Syria’s two main oil refineries are known to be in Homs and Banyas, not anywhere near Raqqa. The US Declaration that they are destroying ISIS makeshift refineries, is all smoke and mirrors, and will probably be used as a justification to destroy more of Syria’s infrastructure in future.
The destruction of Syria’s oil infrastructure would also open the door for US and UK oil companies to win contracts to rebuild it, paid for in debt, by the Syrian state. Foreign companies running Syria’s oil and gas production would prevent Syria from nationalising their own resources and becoming an independent prosperous country. This would result in the basic enslavement of the country while mitigating the threat it poses to US client states including Israel, Saudi Arabia and Turkey.
The Guardian claims:
In 2009 … Assad refused to sign a proposed agreement with Qatar that would run a pipeline from the latter’s North field, contiguous with Iran’s South Pars field, through Saudi Arabia, Jordan, Syria and on to Turkey, with a view to supply European markets – albeit crucially bypassing Russia. Assad’s rationale was “to protect the interests of [his] Russian ally, which is Europe’s top supplier of natural gas.The planned Iran-Iraq-Syria Pipeline running through Syria’s coast and into the Mediterranean along which Russia has a presence, would allow Russian control over the tap and flow of Iran’s gas, mitigating rivalry between the countries.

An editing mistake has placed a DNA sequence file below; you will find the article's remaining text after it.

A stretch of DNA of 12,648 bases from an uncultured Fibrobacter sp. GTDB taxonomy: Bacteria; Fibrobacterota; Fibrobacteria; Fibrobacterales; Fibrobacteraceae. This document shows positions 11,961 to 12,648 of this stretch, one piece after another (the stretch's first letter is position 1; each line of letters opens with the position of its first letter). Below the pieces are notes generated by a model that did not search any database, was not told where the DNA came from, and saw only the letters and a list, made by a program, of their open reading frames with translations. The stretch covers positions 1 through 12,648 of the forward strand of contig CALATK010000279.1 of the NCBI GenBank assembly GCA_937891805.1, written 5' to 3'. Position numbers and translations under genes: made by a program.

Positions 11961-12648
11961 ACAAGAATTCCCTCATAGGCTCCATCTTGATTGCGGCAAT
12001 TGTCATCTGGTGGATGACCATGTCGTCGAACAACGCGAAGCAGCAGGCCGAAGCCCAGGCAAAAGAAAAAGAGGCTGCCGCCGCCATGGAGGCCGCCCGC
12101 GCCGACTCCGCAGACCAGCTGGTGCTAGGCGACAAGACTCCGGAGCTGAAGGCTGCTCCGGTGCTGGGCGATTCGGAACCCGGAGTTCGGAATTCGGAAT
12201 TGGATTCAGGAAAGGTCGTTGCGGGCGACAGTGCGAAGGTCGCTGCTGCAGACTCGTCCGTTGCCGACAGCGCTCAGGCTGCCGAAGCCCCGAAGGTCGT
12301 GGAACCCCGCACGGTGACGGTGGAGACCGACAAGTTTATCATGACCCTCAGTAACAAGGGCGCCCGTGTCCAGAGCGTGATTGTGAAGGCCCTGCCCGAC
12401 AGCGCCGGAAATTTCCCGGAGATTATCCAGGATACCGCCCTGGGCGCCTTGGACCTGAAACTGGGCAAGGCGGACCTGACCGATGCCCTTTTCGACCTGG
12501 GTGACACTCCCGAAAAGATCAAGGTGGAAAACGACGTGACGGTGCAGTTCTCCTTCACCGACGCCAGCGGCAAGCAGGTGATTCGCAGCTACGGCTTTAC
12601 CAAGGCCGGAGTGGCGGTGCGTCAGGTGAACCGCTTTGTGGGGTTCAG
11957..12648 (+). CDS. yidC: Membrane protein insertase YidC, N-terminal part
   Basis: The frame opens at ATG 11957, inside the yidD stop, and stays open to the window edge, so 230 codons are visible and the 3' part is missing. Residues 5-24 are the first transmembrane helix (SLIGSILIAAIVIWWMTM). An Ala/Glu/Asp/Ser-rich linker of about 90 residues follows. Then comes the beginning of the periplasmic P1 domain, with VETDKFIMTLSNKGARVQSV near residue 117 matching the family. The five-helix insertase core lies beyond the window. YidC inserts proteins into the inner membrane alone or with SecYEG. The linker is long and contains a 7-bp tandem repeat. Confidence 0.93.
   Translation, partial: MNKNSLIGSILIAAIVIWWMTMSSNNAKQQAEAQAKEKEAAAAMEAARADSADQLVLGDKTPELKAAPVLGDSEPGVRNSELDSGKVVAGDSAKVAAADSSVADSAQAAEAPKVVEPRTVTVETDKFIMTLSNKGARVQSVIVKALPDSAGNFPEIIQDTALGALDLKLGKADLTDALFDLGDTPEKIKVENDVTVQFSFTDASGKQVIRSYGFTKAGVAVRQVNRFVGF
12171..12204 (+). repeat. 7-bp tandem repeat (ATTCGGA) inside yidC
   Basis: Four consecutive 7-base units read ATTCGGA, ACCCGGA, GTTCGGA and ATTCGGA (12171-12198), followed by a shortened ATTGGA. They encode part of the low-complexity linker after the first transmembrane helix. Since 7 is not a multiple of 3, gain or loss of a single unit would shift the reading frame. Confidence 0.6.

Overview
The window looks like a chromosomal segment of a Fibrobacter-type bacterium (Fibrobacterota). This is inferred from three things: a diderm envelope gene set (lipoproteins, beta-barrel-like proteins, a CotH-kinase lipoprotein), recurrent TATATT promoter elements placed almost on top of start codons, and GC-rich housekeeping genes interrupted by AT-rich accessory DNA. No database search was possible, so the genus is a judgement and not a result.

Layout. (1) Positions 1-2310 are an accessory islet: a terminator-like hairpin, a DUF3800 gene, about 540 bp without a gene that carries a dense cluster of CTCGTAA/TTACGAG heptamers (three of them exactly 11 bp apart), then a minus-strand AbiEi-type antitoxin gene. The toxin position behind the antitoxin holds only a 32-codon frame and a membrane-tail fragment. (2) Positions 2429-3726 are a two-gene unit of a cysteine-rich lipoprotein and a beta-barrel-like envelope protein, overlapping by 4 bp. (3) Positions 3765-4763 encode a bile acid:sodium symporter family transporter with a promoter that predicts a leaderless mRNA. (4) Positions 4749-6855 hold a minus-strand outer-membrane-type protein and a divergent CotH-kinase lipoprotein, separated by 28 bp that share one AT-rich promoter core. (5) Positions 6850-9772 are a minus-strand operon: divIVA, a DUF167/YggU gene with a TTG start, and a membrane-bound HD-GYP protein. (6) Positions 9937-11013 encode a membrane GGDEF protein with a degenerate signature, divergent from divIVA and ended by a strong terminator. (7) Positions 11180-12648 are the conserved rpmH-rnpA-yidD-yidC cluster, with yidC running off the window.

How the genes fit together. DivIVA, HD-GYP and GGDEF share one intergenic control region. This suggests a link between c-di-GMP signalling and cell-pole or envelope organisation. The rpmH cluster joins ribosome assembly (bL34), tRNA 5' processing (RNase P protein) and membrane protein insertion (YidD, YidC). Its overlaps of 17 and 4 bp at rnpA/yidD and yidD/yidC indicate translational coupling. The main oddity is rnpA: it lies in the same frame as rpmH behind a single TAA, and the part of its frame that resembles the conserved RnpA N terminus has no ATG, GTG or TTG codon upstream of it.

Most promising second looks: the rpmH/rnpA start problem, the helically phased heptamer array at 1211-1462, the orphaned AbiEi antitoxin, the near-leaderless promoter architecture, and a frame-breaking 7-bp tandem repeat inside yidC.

Instead, the following year, Assad pursued negotiations for an alternative $10 billion pipeline plan with Iran, across Iraq to Syria, that would also potentially allow Iran to supply gas to Europe from its South Pars field shared with Qatar. The Memorandum of Understanding (MoU) for the project was signed in July 2012 – just as Syria’s civil war was spreading to Damascus and Aleppo – and earlier this year Iraq signed a framework agreement for construction of the gas pipelines. The Iran-Iraq-Syria pipeline plan was a “direct slap in the face” to Qatar’s plans.
Qatar’s interest in funding the insurrection, was to overthrow Syria and install a pliable opposition that would sign Qatar’s pipeline agreement. Turkey, Saudi Arabia and Jordan also had a vested interest in this plan. This suited the US objective of undercutting and weakening Russian influence over Europe.
However they also have an alternative plan for doing so. The planned Nabbaco Pipeline, running from Iran to Turkey to Europe, would directly set Iranian gas against Russian gas. Furthermore, in the absence of the successful overthrow of the Syrian government, the US has settled for destroying what it cannot control. Perpetual war and the destruction of pipelines would prevent or at least delay any possible pipeline agreement in future.
With mainstream media headlines like “US bombing ISIS pipelines” it’s easy to forget that the pipelines and refineries the US is planning to bomb do not belong to ISIS, but to the Syrian people.